Bus bunfight in Brisbane

War of words breaks out between Brisbane City Council and Queensland Government over funding for bus services

Bus bunfight in Brisbane
Bus bunfight in Brisbane

By David Goeldner | June 11, 2010

A war of words has broken out between Brisbane City Council (BCC) and the Queensland Government over funding for bus services.

In Parliament State Transport Minister Rachel Nolan accused Lord Mayor Campbell Newman’s administration of "leaving commuters stranded" through its decision to cut transport spending in this week’s budget.

Council admits transport spending will be cut by $26 million to $205 million in 2010-11.

But council’s transport chairperson Jane Prentice says services won’t be affected, with operational funding for transport set to rise to $102 million, up from $91.7 million last year.

Funding for bus services will increase to $68 million in 2010-11, compared with $65.5 million previously, including $56 million for the acquisition of 125 new buses.

"We’ve actually increased the public transport operational budget to cater for our planned 125 equivalent additional buses and two CityCat ferries to be delivered this coming financial year," she says.

Capital expenditure will decline in the coming financial year due to "prudent financial management", according to Prentice.

"The capital budget has decreased because Brisbane City Council has engaged the private sector to deliver new bus depots to save ratepayers money," she claims.

"We are delivering the same projects that we promised to deliver, but we are delivering them in a cost-effective way."

However, Nolan contends the council hasn’t lived up to the terms of its partnership with TransLink.

"When TransLink was established in 2004, Brisbane buses were a 50-50 partnership between the state and the council," she says, claiming that BCC’s contribution has fallen to 38 percent.

Figures supplied to ABC by TransLink indicate the State Government’s funding support for buses is increasing.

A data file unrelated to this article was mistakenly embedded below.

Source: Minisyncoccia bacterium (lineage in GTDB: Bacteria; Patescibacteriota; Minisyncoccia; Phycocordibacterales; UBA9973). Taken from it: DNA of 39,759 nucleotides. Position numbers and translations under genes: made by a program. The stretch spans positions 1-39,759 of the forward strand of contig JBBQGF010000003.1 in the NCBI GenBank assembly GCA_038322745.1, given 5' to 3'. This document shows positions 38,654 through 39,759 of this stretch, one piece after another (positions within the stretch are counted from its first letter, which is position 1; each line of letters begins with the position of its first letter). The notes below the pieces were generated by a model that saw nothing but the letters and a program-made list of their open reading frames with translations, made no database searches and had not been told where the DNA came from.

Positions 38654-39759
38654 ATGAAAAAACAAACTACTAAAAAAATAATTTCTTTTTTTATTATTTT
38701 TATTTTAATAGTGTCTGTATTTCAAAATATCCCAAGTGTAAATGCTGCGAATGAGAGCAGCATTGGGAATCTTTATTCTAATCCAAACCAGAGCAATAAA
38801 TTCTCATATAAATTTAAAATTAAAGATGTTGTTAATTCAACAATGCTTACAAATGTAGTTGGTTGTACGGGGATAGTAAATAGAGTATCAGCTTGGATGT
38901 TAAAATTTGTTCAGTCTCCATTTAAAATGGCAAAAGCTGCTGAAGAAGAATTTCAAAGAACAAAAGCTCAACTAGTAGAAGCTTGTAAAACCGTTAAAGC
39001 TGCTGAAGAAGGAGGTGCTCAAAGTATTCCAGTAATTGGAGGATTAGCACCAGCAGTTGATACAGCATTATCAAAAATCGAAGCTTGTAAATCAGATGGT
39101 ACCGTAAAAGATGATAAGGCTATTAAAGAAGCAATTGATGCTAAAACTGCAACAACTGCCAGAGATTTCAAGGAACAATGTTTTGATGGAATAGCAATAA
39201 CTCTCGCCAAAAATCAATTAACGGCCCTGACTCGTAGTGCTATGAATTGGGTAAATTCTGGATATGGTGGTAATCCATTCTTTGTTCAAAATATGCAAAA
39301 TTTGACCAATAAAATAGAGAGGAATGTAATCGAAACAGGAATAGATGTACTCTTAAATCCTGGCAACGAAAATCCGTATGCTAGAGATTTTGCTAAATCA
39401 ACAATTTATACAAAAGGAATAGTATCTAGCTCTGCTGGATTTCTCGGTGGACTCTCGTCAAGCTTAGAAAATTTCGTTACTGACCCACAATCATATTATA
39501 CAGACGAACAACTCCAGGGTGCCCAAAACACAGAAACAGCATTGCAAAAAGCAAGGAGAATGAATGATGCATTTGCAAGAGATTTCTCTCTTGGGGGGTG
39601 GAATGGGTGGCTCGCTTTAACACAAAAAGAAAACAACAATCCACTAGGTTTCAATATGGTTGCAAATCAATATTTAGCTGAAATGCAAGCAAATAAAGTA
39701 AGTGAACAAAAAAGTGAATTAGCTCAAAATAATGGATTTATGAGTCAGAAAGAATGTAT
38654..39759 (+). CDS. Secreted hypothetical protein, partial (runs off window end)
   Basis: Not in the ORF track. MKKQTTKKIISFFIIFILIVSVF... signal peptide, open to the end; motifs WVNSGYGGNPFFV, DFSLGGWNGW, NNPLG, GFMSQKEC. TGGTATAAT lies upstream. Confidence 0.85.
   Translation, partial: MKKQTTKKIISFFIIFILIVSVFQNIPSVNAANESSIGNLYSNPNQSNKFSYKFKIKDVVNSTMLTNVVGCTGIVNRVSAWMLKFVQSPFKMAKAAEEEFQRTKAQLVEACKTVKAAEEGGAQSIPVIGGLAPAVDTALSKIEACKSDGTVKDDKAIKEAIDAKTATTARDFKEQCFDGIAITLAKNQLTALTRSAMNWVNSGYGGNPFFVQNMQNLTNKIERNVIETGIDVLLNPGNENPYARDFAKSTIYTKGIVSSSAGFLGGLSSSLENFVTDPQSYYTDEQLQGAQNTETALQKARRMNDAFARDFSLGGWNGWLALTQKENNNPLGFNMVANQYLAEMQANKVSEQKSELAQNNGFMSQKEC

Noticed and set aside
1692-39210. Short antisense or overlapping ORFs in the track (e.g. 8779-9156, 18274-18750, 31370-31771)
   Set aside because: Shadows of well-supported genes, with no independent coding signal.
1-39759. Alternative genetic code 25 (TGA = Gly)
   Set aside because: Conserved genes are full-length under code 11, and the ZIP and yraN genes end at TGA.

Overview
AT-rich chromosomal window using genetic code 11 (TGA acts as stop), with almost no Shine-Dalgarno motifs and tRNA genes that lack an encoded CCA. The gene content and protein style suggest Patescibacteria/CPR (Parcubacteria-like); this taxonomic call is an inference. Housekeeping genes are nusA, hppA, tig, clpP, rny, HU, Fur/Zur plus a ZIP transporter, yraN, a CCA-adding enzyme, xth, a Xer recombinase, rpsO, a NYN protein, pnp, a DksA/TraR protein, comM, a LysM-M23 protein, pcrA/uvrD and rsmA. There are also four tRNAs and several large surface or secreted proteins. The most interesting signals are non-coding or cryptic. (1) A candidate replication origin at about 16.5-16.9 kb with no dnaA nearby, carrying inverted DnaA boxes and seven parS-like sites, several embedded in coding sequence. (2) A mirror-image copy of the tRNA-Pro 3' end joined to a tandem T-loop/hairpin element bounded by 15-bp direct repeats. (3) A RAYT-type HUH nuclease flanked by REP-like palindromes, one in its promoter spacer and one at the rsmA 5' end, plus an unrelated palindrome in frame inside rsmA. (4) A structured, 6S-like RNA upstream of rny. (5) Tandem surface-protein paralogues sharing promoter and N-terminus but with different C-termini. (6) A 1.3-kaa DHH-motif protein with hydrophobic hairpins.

In a statement released by CEO Peter Strachan, TransLink claims the State’s per passenger subsidy will rise to $2.38 in 2010-11, up from $2.12 in 2009-10. This subsidy matches each $1 paid by the passenger.

The subsidy is paid across 16 bus operators contracted to TransLink, the Brisbane City Council being the largest with 1,030 buses on the road, moving 75 million passengers in the past 12 months.

That’s still half of the passenger subsidy across all public transport modes – rail, ferry and bus – which combined comes to $5.46.

The passenger subsidy has been calculated and recorded in Queensland budget statements for the first time, in part due to "much more accurate accounting of passenger trips" since the introduction of ‘Go Card’ in February 2008, budget papers say.

Strachan says TransLink will spend a total of $465 million on bus services in 2010-11, a $50 million increase on last year. This will include $31 million on 220 new and replacement buses for the network.

New high-frequency routes will be rolled out, he adds, with more buses on the busiest south-east Queensland routes and more cross-town services in Brisbane linking major employment and shopping hubs.

Strachan says the State Budget allows TransLink to expand other modes, such as train and ferry services, to continue to needs of the integrated network, and expand the Go Card ticketing system.

Go Card has led to more efficient bus services, saving about 3,300 hours a week in boarding times, he estimates.

"The Go Card – used on 60 percent of all trips across the network – is providing TransLink with the flexibility to tailor up-coming public transport growth to areas of greatest need," he says.

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